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Hi Process Observer community,

Today I want to show you another interesting approach for applying process mining techniques on top of log information for your business processes created with Process Observer. To do so, we will use the open-source process mining toolkit ProM that is provided by the Process Mining Group, Eindhoven Technical University. In a follow up article we are examining Process Mining with Process Observer and Fluxicon Disco.

Although the current ProM version is 6.2, we are using version 5.2, as some of the functionality that is used is available only in this version. You will find the link for downloading ProM 5.2 at http://www.promtools.org/prom5/ together with some samples and documentation. You can find the latest version of ProM at http://www.promtools.org/.

To export Process Observer log data from your SAP Business Suite system, you can use sample report POCR_LOG_MXML_EXPORT (or use transaction POC_LOG_MXML_EXPORT). For information about the installation of the report in your system, see note 1832016 (and update note 2011730). The report allows you to the specify start and end date and time as well as the Process Definition relevant for the export. Using further options, you specify exporting only those processes with the status ‘finished’, extract further Business Object (BOR) attributes – which may be useful for a more in-depth analysis in ProM, and to delete user information during the export.

In this example, we are exporting logged data from procurement processes, as defined in Instrumentation for Procure-to-pay process on item level in Process Observer.

The result is stored as a file in Mining eXtensible Markup Language (MXML) format on the local PC.

The exported file structure looks like this:

It is then imported for further processing in ProM using the ‘File – Open supported File…’ functionality of the ProM Workbench. Chose the import plugin for ‘MXML Log reader’.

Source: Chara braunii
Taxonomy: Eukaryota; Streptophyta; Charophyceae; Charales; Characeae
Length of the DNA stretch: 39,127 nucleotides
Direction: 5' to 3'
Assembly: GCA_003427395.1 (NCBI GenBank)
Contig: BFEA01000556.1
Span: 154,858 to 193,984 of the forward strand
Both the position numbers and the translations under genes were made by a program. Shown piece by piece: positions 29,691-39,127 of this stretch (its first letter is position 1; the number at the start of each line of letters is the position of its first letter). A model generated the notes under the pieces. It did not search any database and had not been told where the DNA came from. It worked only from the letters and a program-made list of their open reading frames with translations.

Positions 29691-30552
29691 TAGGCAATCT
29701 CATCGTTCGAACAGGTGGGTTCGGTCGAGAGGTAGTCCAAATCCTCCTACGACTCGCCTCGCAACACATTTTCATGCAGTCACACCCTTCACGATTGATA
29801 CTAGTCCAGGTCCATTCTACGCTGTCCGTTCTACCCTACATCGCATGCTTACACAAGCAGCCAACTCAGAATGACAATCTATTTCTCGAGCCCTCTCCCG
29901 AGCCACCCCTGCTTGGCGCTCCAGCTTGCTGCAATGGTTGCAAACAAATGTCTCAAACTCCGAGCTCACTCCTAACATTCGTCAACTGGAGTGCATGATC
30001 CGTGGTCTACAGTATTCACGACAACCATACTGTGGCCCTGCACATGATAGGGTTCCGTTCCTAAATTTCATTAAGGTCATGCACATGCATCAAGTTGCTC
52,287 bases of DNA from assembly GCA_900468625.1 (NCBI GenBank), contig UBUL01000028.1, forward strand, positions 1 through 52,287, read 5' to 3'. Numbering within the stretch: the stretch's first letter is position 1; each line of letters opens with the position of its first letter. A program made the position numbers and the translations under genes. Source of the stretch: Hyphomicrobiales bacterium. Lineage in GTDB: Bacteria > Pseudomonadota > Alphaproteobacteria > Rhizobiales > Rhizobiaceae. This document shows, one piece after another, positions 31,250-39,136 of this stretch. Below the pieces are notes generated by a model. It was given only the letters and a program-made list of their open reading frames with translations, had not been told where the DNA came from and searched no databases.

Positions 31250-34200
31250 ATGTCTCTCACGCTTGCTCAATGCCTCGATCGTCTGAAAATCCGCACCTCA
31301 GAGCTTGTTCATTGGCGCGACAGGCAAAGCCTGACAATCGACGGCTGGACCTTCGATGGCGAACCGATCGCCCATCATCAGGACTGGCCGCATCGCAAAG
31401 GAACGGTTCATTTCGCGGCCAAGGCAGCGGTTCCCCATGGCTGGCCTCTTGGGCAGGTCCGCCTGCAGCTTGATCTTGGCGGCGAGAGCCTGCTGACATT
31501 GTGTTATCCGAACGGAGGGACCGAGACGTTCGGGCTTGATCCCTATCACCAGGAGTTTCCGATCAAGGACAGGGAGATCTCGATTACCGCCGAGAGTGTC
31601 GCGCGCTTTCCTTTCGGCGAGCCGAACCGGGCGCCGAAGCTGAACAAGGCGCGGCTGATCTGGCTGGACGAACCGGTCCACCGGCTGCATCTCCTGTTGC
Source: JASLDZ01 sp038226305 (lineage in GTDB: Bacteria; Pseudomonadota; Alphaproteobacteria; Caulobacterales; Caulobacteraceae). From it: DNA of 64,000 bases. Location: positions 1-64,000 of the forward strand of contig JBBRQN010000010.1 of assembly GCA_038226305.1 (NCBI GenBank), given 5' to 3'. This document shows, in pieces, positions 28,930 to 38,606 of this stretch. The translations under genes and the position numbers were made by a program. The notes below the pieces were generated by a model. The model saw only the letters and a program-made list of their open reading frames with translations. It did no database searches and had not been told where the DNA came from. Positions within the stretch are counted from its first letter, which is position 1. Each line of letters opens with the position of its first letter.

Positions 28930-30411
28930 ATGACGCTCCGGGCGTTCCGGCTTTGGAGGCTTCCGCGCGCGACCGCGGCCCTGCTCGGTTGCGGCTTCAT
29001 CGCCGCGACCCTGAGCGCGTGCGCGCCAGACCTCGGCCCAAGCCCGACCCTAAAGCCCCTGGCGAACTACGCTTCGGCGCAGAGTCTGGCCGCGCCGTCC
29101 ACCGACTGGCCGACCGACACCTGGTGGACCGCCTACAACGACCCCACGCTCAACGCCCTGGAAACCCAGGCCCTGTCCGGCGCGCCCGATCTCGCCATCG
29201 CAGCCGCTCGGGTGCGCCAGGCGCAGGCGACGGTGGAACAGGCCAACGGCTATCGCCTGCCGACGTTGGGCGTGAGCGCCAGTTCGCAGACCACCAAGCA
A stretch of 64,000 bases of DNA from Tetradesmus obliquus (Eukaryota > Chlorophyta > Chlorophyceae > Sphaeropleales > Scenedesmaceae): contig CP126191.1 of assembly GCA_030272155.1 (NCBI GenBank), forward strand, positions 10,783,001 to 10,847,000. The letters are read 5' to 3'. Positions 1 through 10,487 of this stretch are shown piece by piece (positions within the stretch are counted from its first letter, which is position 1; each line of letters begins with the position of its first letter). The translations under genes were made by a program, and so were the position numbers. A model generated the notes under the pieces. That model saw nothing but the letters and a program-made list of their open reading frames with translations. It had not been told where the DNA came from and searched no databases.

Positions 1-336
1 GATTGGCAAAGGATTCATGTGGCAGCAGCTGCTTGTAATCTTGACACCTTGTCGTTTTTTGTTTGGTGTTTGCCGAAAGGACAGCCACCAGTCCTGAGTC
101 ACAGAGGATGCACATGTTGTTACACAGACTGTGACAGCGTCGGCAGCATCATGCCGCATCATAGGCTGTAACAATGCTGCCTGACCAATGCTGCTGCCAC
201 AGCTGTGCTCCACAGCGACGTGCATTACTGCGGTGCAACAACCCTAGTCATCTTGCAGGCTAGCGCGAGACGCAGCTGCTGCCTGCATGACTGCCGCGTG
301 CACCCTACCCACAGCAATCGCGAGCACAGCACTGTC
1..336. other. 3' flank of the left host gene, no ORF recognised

The imported file is now visible in ProM and immediately allows you to see some statistics for the imported processes, therefore check the ‘Dashboard’ and the ‘Summary’ view. Note: The process observer instances are referred to as ‘cases’ in ProM, while ProM’s ‘events’ correspond to activities in Process Observer.

In the filter view, you can restrict your log even more:

The heuristics miner (path Mining - Log - Heuristics Miner) returns a model of the process execution and gives information about the frequency of the activities and transitions:

One way of  identifying process variants, is to create Markov Chains by selecting the ‘Sequence Clustering’ plugin in the Analysis menu. You can
then further inspect or view the created Markov Chains:

Alternatively, you can identify the most frequent path alternatives with their throughput times running the ‘Performance Sequence Diagram Analysis’ in the Analysis menu:

Finally, I would like to show you how you can identify paths that, on average, take too much time, the critical sub-paths, or the routes using ProM. To do so, you use the heuristic process model described above, and use the ‘Conversion – Heuristic – Heuristic Net to Petri Net’ function to get a Petri Net as a result. Then run ‘Analysis – Petri Net Model - Performance Analysis with Petri Net’, set the ‘Times Measured In’ to an appropriate value. Steps with long durations / high waiting times are now marked in purple:

When reviewing the ProM tutorials and playing around with the tool, you will find that you can do a lot more mining and analysis around your process logs, such as evaluating organizational-related information of the process, activity sequence, conformance checking, decision point analysis, and so on. Note that size of data sets that can be processed with ProM is limited; you may need to limit the data size of the export accordingly.

The ProM Toolkit has proven to be a useful and very versatile tool for process analysis with Process Observer. I hope this little introduction has given you some ideas, and I’ll be happy if one of our followers gives an example in their blog about how they're mining and analyzing data.

Some disclaimer about the ProM Toolkit itself: It is an open source tool for which SAP takes no responsibility. The above article is for illustrative purposes only how it could be used in the Process Observer context.

Thank you for staying tuned to this series!